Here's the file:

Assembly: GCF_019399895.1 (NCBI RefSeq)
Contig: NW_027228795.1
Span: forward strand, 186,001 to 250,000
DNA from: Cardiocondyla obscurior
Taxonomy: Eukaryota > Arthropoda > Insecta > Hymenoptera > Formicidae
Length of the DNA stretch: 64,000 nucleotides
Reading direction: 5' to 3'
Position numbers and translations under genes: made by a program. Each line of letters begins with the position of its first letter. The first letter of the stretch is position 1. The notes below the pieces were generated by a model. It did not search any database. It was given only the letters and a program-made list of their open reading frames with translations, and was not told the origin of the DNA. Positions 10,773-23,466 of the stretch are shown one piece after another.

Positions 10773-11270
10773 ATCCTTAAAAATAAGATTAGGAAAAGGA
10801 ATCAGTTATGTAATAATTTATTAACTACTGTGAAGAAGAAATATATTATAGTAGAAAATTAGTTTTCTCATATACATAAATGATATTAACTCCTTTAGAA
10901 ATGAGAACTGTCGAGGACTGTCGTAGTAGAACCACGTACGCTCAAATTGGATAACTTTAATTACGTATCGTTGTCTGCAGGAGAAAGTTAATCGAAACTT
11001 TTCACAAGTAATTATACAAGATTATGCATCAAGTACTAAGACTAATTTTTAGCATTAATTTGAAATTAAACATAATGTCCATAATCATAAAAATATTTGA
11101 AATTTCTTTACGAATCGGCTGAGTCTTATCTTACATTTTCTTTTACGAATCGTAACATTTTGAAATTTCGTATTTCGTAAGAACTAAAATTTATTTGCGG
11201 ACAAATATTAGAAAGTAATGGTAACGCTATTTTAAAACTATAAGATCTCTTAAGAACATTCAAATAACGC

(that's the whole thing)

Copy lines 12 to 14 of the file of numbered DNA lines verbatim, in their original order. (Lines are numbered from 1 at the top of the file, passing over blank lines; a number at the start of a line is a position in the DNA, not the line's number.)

10901 ATGAGAACTGTCGAGGACTGTCGTAGTAGAACCACGTACGCTCAAATTGGATAACTTTAATTACGTATCGTTGTCTGCAGGAGAAAGTTAATCGAAACTT
11001 TTCACAAGTAATTATACAAGATTATGCATCAAGTACTAAGACTAATTTTTAGCATTAATTTGAAATTAAACATAATGTCCATAATCATAAAAATATTTGA
11101 AATTTCTTTACGAATCGGCTGAGTCTTATCTTACATTTTCTTTTACGAATCGTAACATTTTGAAATTTCGTATTTCGTAAGAACTAAAATTTATTTGCGG